The authors declare that no competing interests exist.
  7. Caitlin Howell

    Department of Chemical and Biochemical Engineering, University of Maine, Orono, United States
    For correspondence
    caitlin.howell@maine.edu
    Competing interests
    The authors declare that no competing interests exist.
  8. Ana Lidia Flores-Mireles

    Department of Biological Sciences, University of Notre Dame, Notre Dame, United States
    For correspondence
    afloresm@nd.edu
    Competing interests
    The authors declare that no competing interests exist.
    ORCID icon "This ORCID iD identifies the author of this article:" 0000-0003-4610-4246

Funding

National Institute of Diabetes and Digestive and Kidney Diseases (R01-DK128805)

  • Marissa Jeme Andersen
  • ChunKi Fong
  • Alex J Molesan
  • Caitlin Howell
  • Ana Lidia Flores-Mireles

Division of Chemical, Bioengineering, Environmental, and Transport Systems (CBET-2029378)

  • ChunKi Fong
  • Caitlin Howell

University of Notre Dame (FY19SEED6)

  • Marissa Jeme Andersen
  • Ana Lidia Flores-Mireles Dr.

The funders had no role in study design, data collection and interpretation, or the decision to submit the work for publication.

Reviewing Editor

  1. Marc J Bonten, University Medical Center Utrecht, Netherlands

Ethics

Animal experimentation: The University of Notre Dame Institutional Animal Care and Use Committee approved all mouse infections and procedures as part of protocol number 18-08-4792MD. All animal care was consistent with the Guide for the Care and Use of Laboratory Animals from the National Research Council. All catheterization and infection was done under Isoflurane anesthesia, sacrifices were done by Isoflurane overdose followed by cervical dislocation and every effort was made to minimize suffering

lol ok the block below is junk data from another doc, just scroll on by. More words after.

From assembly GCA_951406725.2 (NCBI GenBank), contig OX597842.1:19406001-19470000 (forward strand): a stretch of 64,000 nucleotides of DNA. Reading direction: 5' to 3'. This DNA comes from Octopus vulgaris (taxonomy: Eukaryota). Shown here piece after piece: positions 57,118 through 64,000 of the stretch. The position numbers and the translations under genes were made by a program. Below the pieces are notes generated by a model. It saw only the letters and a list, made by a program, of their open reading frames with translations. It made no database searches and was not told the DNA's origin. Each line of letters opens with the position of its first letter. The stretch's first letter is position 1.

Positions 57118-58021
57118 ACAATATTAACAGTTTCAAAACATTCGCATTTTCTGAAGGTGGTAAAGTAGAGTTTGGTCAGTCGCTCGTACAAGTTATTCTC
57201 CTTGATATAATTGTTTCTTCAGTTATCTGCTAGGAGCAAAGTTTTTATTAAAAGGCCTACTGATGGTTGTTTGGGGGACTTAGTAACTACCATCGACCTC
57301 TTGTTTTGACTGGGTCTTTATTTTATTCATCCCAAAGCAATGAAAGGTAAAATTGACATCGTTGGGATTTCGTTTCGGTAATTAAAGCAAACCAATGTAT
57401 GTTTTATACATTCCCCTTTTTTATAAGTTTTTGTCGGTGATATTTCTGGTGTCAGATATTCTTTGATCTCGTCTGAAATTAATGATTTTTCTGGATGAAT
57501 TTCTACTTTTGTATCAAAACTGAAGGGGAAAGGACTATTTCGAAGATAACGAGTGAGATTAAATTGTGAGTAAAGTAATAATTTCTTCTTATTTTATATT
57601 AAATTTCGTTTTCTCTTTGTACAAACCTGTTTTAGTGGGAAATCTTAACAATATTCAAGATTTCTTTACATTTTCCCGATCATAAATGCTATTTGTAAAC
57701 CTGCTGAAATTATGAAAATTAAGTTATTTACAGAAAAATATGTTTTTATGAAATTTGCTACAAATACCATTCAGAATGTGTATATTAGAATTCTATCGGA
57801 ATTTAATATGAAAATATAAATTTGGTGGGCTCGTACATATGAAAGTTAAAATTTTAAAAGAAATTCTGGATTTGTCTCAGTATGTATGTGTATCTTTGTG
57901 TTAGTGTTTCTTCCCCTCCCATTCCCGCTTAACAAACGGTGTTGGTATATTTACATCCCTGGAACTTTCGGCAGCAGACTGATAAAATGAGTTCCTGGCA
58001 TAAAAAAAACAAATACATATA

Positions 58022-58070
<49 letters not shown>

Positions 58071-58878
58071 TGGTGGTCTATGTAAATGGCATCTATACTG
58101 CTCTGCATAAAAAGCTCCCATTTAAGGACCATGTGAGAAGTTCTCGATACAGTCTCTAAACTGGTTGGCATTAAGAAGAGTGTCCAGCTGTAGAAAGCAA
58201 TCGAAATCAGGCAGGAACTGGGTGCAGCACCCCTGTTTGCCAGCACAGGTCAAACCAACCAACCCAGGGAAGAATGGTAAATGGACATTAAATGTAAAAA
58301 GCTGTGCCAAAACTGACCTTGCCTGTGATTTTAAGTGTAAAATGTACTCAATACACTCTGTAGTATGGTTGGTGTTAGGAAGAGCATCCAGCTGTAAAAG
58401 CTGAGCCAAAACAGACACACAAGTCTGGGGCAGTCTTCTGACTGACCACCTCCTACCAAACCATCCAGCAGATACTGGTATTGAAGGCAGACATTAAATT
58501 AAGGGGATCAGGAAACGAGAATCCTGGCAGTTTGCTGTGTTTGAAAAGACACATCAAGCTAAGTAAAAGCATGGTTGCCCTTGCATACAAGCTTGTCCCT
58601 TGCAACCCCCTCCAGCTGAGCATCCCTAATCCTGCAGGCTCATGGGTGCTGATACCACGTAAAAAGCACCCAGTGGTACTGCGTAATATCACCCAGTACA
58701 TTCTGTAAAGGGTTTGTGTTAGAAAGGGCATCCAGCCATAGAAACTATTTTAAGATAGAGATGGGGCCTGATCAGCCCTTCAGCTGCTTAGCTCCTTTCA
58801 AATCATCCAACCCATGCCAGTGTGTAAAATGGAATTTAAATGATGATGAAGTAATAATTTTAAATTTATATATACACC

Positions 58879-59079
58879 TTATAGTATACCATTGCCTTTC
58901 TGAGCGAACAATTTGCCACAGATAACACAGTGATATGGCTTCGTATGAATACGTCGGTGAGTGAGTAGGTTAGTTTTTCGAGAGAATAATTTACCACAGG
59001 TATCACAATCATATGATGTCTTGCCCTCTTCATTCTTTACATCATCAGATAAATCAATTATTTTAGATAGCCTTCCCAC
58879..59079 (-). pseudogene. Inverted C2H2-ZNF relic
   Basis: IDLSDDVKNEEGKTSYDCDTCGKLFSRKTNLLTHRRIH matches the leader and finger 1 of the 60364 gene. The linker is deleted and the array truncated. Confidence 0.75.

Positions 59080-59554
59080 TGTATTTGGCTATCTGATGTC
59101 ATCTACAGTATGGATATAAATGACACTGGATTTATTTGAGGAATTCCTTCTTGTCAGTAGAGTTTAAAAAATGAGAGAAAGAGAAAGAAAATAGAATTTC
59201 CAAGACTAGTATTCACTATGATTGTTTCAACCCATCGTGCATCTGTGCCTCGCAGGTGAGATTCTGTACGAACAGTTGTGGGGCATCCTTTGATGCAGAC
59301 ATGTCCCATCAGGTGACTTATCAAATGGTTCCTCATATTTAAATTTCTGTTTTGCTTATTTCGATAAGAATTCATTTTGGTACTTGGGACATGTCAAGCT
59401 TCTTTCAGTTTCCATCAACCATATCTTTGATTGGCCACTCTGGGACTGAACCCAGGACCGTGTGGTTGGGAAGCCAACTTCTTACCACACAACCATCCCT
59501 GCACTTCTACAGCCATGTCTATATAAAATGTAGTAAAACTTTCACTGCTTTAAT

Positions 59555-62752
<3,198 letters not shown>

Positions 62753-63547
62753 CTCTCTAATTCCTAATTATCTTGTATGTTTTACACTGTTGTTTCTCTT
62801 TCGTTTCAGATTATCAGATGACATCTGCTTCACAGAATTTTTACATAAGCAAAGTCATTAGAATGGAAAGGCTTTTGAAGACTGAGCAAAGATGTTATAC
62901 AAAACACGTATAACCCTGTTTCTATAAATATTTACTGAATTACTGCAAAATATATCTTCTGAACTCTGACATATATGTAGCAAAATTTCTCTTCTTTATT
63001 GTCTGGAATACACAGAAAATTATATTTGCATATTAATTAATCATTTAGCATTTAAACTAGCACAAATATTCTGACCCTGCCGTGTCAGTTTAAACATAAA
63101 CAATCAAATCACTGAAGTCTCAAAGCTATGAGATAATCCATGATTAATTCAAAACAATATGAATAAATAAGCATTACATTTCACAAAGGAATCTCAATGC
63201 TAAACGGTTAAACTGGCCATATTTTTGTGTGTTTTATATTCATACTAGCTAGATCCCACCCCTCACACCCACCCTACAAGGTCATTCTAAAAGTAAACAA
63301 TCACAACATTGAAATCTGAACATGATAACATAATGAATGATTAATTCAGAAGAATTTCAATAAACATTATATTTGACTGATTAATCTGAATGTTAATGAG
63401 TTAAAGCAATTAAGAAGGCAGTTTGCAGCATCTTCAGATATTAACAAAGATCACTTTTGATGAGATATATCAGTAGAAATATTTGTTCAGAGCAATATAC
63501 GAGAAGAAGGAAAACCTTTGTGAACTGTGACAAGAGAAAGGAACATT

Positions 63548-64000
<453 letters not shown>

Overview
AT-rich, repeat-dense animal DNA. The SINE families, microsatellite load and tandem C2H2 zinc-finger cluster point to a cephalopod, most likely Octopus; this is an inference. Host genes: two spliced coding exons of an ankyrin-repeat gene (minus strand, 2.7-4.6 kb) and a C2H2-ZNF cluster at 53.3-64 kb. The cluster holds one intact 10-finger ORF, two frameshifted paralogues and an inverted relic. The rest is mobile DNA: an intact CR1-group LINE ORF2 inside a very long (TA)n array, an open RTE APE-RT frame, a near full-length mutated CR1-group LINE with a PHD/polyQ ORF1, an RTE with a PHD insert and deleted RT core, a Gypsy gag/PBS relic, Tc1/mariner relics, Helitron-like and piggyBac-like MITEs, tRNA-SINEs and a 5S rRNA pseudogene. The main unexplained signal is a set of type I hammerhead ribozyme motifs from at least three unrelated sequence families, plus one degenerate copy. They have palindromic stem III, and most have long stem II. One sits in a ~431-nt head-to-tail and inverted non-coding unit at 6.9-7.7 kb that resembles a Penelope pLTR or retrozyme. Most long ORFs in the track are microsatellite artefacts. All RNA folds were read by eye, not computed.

Human subjects: All participants signed an informed consent form and protocols were approved by the local Internal Review Board at the University of Notre Dame under study #19-04-5273.

Version history

  1. Received: November 23, 2021
  2. Preprint posted: December 7, 2021 (view preprint)
  3. Accepted: March 17, 2022
  4. Accepted Manuscript published: March 29, 2022 (version 1)
  5. Version of Record published: April 6, 2022 (version 2)

Copyright

© 2022, Andersen et al.

This article is distributed under the terms of the Creative Commons Attribution License permitting unrestricted use and redistribution provided that the original author and source are credited.

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  1. Marissa Jeme Andersen
  2. ChunKi Fong
  3. Alyssa Ann La Bella
  4. Jonathan Jesus Molina
  5. Alex J Molesan
  6. Matthew M Champion
  7. Caitlin Howell
  8. Ana Lidia Flores-Mireles
(2022)
Inhibiting host protein deposition on urinary catheters reduces associated urinary tract infections
eLife 11:e75798.
https://doi.org/10.7554/eLife.75798

Share this article

https://doi.org/10.7554/eLife.75798